Just learning: 12,000 species of plants in the garden, textbooks from London, physical instruments from Paris - all paid for with the grain of Volhynia.
The agent went on “Tom Kahn assured the representative of Solidarity that the AFL-CIO would adopt the position advised by Modzelewski and asked the Polish representative to clarify if Solidarity was ready to receive ‘conditional assistance’”
The circumstances that were to verify the position came along unfortunately eleven months later.
Kirkland found out about the imposition of martial law during a visit to the offices of the OECD. There and during an earlier visit to London to which he had travelled on December 14 to meet with labour figures, the first friction with the advocates of the ‘realistic approach” were seen. It was on December 15 that he met with Ronald Reagan and his closest advisors, including Alexander Haigh the Secretary of State and chief of staff James Baker.
The meeting provided the first criticism of Washington’s reaction to martial law and to propose a radical sanctions programme. He thought that the dire economic bankruptcy of communist Poland would dramatically complicate the situation of the regime on the international stage. The Jaruzelski regime had no chance in meeting repayments of its debts and could only appeal to restructure.
Nicaragua or Poland?
As it happened, such drastic sanctions were not imposed. Alexander Haigh as a well as James Nance of the National Security Council opposed the sharpening of the programme. Kirkland remained sharply critical of the Washington attitude realising that the Reagan team was “fixated” on the fight with communism in Central America from Nicaragua to Grenada, and saw Poland and central Europe as the “second front”. The AFL-CIO was diametrically opposed and said as much. He started in Chicago in 1982 during which he criticised the administration in Wahington and western European governments for allowing credits to those who “imprisoned Lech Wałęsa, exiled Andrei Sakharov and detained hundreds in psychiatric hospitals, thousands in prisons and whole nations under subjugation.”
Rhetoric has its own rules, but Kirkland said the same during his meetings with government officials, in the central office of the union in interviews and in press columns. He wished to oppose the wide coalition of enthusiasts for the normalisation of relations with communist Poland. After the lifting of martial law in 1983, many of these were not lacking in the Department of Trade nor among the “doves” in the Democratic party as well as among the Republicans, and in the Polish diaspora in large part.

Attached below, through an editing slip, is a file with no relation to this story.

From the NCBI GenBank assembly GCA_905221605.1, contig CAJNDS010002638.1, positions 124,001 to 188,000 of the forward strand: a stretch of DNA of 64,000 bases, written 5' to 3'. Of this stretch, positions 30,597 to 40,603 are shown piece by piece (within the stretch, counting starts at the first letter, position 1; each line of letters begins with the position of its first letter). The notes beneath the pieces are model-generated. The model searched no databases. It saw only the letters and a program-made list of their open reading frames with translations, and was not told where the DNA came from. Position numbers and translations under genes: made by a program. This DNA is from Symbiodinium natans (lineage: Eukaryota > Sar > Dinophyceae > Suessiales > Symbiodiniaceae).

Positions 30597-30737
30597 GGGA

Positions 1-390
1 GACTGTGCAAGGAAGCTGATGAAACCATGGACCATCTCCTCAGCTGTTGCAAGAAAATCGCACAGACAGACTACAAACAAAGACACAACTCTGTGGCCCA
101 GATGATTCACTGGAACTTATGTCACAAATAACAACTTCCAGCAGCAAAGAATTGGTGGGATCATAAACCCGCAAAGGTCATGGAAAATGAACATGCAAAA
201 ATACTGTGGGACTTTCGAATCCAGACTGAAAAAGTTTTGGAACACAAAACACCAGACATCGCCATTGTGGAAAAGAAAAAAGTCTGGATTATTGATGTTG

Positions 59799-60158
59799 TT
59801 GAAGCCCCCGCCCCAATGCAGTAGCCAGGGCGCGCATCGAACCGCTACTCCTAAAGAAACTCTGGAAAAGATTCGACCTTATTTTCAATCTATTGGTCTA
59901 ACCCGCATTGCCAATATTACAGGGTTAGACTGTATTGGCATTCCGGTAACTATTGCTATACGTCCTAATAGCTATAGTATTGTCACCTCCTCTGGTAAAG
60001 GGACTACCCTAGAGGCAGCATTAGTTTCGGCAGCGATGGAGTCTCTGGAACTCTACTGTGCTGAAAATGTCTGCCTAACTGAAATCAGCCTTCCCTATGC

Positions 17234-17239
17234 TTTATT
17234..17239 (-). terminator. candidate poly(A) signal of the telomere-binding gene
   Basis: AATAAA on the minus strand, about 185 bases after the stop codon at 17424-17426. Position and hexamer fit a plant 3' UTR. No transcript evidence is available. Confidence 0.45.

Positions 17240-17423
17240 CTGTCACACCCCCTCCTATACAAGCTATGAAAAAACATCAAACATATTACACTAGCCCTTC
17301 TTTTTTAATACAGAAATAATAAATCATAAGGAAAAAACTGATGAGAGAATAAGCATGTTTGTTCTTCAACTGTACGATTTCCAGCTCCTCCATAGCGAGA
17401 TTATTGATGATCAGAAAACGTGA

“Withhold credit for the eastern bloc” he appealed in 1982 “Withhold credit for those who keep Wałęsa in jail!” He called for sanctions to be applied, and this was indeed realistic, to those Europeans keen to strengthen relations with Warsaw or Moscow. He argued about the agreement of the US to let Polish trawlers fish in its coastal waters, the renegotiation of eleven million in debt repayments, the landing rights for LOT Polish Airlines in the US, the embargo on the export of technology. He would persist till August 1988 when the AFL-CIO succeeded in blocking the Generalized [sic] System of Preferences clause for communist Poland.
The circumstance surrounding the reality of martial law in Poland and the invasion of Ukraine in 2022 differ. Different too was the contemporary support for “ordinary Poles” under Jaruzelski’s regime from today’s support of “ordinary Russians’” support for the Kremlin. If we start to mix the arguments concerning today’s debate about sanctions against Russia, it is worthwhile remembering about the endurance of Lane Kirkland.
TVP WEEKLY. Editorial team and journalists
—Translated by Jan Darasz